Jump to content
  • Announcements

    • olyclimber

      WELCOME TO THE CASCADECLIMBERS.COM FORUMS   02/03/18

      We have upgraded to new forum software as of late last year, and it makes everything here so much better!  It is now much easier to do pretty much anything, including write Trip Reports, sell gear, schedule climbing related events, and more. There is a new reputation system that allows for positive contributors to be recognized,  it is possible to tag content with identifiers, drag and drop in images, and it is much easier to embed multimedia content from Youtube, Vimeo, and more.  In all, the site is much more user friendly, bug free, and feature rich!   Whether you're a new user or a grizzled cascadeclimbers.com veteran, we think you'll love the new forums. Enjoy!
Sign in to follow this  
erichardson

[TR] Mt Rainier - Central Mowich Face (IV, AI2, 60 degrees) 07/13/2019

Recommended Posts

Posted (edited)

Trip: Mt Rainier - Central Mowich Face (IV, AI2, 60 degrees)

Trip Date: 07/13/2019

Trip Report:

 

@nkimmes and I climbed the Central Mowich Face on Rainier July 13 - 14, 2019. We left the skis at home for once and sent it in a two day push from Mowich Lake to White River. Approach from the Mowich Lake campground was straight forward for the early miles. The trails winds up through wooded hills toward spray creek and eventually gains a large, open alpine landscape. The trees gave way to alpine brush and small talus that undulated with the movement of glaciers long gone. After a fairly long cross country section we reached the benign Flett Glacier. This permanent snowfield is situated low on the flanks of the mountain under Echo and Observation Rocks. Our path took us between them, close to the east side of Observation. Visibility was not good. Low hanging clouds roiled over the rocks and the landscape around us. The glacier seceded to loose volcanic rock. Our footsteps sank with each stride to gain Ptarmigan Ridge.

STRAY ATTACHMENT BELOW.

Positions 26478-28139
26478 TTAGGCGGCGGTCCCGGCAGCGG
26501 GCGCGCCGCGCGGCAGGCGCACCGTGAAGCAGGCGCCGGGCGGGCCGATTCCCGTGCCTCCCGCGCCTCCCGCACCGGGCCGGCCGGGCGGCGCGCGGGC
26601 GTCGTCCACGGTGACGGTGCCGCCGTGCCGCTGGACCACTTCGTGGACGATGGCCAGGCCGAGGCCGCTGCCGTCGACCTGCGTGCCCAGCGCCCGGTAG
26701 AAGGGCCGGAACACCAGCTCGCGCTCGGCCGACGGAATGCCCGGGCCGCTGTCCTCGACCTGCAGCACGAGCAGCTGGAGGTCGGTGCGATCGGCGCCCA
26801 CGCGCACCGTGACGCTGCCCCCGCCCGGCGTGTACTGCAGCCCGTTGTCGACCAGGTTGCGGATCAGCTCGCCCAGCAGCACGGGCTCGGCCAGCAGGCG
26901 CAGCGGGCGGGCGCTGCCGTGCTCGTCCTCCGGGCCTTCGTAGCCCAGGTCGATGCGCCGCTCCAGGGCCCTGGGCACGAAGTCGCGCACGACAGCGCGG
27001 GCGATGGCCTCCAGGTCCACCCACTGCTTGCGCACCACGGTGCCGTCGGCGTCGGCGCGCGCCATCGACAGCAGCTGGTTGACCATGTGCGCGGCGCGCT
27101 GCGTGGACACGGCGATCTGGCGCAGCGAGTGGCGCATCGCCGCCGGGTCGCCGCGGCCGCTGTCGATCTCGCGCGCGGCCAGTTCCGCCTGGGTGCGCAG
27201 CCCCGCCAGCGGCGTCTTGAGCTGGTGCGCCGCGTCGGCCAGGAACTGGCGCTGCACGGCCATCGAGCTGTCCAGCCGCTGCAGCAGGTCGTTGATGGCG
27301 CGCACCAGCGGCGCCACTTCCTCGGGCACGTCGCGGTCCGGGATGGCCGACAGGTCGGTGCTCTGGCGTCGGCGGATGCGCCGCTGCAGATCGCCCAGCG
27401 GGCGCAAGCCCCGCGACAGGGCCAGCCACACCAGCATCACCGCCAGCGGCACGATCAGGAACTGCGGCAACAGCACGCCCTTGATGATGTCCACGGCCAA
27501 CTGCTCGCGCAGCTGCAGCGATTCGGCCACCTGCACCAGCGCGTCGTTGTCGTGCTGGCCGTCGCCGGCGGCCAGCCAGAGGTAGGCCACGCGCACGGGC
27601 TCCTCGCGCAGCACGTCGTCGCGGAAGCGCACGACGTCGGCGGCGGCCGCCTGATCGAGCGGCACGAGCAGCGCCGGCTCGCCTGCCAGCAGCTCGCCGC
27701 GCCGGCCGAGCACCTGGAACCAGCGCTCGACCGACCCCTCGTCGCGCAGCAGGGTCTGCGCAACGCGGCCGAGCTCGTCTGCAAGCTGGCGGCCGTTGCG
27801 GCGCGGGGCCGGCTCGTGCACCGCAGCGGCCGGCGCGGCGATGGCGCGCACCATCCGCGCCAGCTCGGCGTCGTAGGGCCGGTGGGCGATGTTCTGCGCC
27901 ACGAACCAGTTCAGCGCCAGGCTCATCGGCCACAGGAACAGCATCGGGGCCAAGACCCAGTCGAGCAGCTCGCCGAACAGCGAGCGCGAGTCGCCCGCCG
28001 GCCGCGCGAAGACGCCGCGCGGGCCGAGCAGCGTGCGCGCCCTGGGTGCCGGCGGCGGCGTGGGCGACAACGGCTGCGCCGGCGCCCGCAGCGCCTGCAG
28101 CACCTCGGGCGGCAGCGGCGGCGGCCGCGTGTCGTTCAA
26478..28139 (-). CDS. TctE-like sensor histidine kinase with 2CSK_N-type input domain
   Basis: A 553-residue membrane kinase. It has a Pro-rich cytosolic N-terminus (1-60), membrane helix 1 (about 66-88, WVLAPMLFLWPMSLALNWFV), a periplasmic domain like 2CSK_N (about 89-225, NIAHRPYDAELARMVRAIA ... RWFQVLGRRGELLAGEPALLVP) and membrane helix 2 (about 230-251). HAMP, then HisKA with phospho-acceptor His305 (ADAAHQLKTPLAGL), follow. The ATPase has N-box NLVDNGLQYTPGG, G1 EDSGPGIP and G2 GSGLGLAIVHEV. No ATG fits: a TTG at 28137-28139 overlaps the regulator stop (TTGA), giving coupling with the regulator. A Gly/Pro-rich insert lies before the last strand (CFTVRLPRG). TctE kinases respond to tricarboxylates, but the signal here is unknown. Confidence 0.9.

This point marked the end of the easy terrain. From this point we knew that previous parties had found a fairly heinous down climb/scramble over steep, loose rock to the glacier below. Some beta also indicated that there might be a permanent snowfield. Ultimately we decided to drop off the side of the ridge at just over 8200 ft. It was loose as promised, but overall the slope was not treacherous. Eventually we did run into a snowfield that made downhill travel a bit easier until we reached the outer edge of the North Mowich Glacier at 7200 ft. We roped up for the first time and travelled through a beautiful jigsaw of monster crevasses. We took a direct line toward the base of the route, instead of circumventing the core of the glacier out toward the Edmund Headwall as described in the guidebook. One crevasse was crossed by down climbing the wall on one side to access a depressed, knife edge bridge about ten feet below the lip of the crevasse. We tiptoed across and climbed back up the other side. After 12 hours on the move we reached a rock band at 10,200' above the double bergshrund guarding the route. We pitched the tent, melted snow and attempted to drink sand filled water and made funny videos condemning Jet Boil for being shit in the wind.

Sleep did not come easy. The wind had picked up substantially and after a brief 30 minutes in my sleeping bag, heard a large crash from up high on the mountain. Seconds later, from the darkness of the tent, my heart sunk as a massive boulder plummeted past our perch to the glacier below. Sleep didn't come at all. The alarm went off at 1am and we started up at 3am. Conditions were perfect. We rolled out of the tent to clear skies, no wind and cruiser neve except for a small vein of AI2 near the top, at the start of the grade IV variation that leads out onto a ramp above the EH instead of traversing left through the rock band at the top of the CMF. We felt secure and free solo'd the entire 3000' face to 13,200'. From there it was slow going as we slogged through high wind up Liberty Cap and over the plateau to summit on Columbia Crest. After an involuntary nap looking out over the top of the DC, we traversed the mountain with a descent dow the Emmons Glacier. It had been a big trip. We were wrecked and stoked that it had gone so smooth, especially since i was supposed to catch a flight to Boston the next day.

Cheers!